Beyoncé and Blondie track fund Hipgnosis delays outcomes amid valuation issues

Beyoncé and Blondie track fund Hipgnosis delays outcomes amid valuation issues

The woes of Hipgnosis Songs Fund, which owns the streaming rights to artists starting from Beyoncé to Neil Younger, have deepened, because it delayed the publication of its half-year outcomes on the final minute.

Hipgnosis stated it was suspending its outcomes as a result of the corporate valuation by its unbiased valuer was “materially larger” than the valuation implied by proposed and up to date transactions within the sector, specifically its current sale of track rights at a steep low cost.

The fund final week bought 20,000 “non-core” songs for $23.1m (£18.4m), at a 14% low cost to their earlier valuation.

Tuesday’s assertion additionally referred to a proposed sale of property for $417.5m at a 24% low cost to their earlier valuation, when Hipgnosis failed in its try to promote nearly a fifth of its again catalogue to the non-public fairness group Blackstone.

Blackstone had beforehand invested in Hipgnosis Track Administration, the entity that decides on investments within the fund. Shareholders within the Hipgnosis fund voted towards the deal in late October.

The board sought recommendation from Hipgnosis Track Administration on its opinion on the unbiased valuer’s valuation.

“Hipgnosis Track Administration finally offered an opinion, which was closely caveated, such that the board has issues as to the valuation of the corporate’s property in its interim outcomes,” the fund stated. It expects to publish its outcomes for the six months to 30 September by 31 December.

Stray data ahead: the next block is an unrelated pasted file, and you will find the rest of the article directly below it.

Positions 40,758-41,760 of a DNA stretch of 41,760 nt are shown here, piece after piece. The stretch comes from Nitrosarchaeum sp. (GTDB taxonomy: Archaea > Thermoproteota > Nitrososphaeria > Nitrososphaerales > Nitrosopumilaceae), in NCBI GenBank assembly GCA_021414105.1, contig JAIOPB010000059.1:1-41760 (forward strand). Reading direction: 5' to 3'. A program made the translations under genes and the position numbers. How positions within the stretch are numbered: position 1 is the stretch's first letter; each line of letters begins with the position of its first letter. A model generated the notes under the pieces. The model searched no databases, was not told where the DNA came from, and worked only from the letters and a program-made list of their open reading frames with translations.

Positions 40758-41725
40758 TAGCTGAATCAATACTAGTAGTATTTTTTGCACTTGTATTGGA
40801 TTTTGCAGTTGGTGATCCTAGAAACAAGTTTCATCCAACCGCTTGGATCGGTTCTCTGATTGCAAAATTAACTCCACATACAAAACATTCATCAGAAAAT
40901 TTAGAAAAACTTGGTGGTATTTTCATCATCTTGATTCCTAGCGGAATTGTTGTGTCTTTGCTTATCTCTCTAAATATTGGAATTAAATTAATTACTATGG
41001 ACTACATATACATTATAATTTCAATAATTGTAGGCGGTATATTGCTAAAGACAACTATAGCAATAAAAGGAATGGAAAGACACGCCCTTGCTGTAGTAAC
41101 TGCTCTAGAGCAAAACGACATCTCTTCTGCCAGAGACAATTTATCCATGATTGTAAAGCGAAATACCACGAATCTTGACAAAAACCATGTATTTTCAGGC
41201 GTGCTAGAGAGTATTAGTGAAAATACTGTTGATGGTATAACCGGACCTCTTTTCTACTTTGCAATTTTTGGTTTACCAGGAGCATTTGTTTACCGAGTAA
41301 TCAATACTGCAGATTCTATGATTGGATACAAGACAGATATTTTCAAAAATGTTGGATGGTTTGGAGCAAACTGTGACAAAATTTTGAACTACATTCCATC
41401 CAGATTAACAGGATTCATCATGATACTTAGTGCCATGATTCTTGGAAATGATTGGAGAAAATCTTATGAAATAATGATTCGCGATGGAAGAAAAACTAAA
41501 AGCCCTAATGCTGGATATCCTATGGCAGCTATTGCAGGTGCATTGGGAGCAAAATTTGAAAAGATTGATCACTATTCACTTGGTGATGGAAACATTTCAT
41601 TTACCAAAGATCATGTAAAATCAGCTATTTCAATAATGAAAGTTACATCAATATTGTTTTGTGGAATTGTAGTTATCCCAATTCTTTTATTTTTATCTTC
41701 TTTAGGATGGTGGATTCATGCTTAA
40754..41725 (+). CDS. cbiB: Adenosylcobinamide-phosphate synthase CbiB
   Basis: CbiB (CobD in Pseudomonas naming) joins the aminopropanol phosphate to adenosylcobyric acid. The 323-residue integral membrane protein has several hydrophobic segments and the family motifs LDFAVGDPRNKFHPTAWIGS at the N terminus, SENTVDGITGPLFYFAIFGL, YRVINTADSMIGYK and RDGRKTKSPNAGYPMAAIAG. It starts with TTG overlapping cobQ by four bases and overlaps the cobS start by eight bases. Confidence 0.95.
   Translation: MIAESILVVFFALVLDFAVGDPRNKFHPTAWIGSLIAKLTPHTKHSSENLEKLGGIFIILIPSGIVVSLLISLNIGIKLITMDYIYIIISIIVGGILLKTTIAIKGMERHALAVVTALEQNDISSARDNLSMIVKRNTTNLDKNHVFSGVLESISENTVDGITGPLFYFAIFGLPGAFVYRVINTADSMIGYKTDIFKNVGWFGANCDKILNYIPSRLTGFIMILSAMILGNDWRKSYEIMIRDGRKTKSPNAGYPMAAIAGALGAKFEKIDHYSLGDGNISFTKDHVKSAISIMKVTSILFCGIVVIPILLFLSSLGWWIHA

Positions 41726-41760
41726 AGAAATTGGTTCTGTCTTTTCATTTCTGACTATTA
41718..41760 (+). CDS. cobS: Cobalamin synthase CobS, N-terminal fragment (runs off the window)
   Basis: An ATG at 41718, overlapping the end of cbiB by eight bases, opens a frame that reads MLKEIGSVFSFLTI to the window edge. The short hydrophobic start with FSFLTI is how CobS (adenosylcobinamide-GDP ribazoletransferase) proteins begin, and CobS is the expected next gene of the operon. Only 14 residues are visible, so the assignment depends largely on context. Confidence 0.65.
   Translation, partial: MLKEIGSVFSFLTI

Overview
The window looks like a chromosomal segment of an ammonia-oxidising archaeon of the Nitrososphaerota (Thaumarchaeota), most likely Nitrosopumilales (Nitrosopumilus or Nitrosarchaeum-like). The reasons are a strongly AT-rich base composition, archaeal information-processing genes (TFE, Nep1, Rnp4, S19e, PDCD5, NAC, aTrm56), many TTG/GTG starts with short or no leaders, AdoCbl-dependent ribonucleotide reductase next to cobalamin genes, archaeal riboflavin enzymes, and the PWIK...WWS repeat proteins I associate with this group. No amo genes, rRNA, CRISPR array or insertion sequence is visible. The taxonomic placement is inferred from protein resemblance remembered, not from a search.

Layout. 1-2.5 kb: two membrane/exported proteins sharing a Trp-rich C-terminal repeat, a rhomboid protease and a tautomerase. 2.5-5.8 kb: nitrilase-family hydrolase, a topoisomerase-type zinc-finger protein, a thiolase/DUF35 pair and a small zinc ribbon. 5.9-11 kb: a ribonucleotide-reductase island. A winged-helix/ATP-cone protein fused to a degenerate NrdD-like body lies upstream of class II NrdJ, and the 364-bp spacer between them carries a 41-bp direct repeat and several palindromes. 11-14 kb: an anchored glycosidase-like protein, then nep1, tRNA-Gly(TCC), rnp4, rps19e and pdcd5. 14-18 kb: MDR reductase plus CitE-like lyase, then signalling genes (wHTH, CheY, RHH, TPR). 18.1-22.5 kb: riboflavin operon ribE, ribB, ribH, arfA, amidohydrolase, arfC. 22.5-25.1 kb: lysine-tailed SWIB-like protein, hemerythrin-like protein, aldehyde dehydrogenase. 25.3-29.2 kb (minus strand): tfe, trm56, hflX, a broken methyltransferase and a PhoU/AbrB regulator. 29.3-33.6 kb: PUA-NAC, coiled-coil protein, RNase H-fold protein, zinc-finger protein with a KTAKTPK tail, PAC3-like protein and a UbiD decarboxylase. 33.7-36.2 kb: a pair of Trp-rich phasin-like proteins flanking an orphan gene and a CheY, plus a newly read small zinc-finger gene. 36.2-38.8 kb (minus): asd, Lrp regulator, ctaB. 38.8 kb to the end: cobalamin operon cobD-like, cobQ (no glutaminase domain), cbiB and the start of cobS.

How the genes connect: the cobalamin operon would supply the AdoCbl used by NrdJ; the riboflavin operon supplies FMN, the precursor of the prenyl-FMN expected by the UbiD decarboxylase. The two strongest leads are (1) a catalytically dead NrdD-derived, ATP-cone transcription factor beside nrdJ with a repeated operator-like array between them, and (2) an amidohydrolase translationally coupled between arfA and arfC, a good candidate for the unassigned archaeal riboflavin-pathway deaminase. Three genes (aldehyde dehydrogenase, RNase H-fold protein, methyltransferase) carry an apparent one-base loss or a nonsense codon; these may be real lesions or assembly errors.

Increased rates of interest have plunged the fund into turmoil, making the prospect of future revenue from streaming royalties much less enticing to traders and forcing adjustments to how the fund calculates the worth of future revenues.

The corporate cancelled dividend funds to shareholders in October, saying that adjustments to US royalties had diminished its revenue. It stated paying a dividend would pressure it to breach its covenants – agreements with lenders.

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Hipgnosis was based in 2018 by Merck Mercuriadis, who believed that on-line streaming had made the rights to long-lasting music hits a pretty funding proposition.

Mercuriadis beforehand managed artists together with Elton John, Weapons N’ Roses, Morrissey and Iron Maiden, and used his contacts to snap up the rights to track catalogues in a sequence of offers. He constructed up a portfolio of just about 61,000 songs value $2.2bn.

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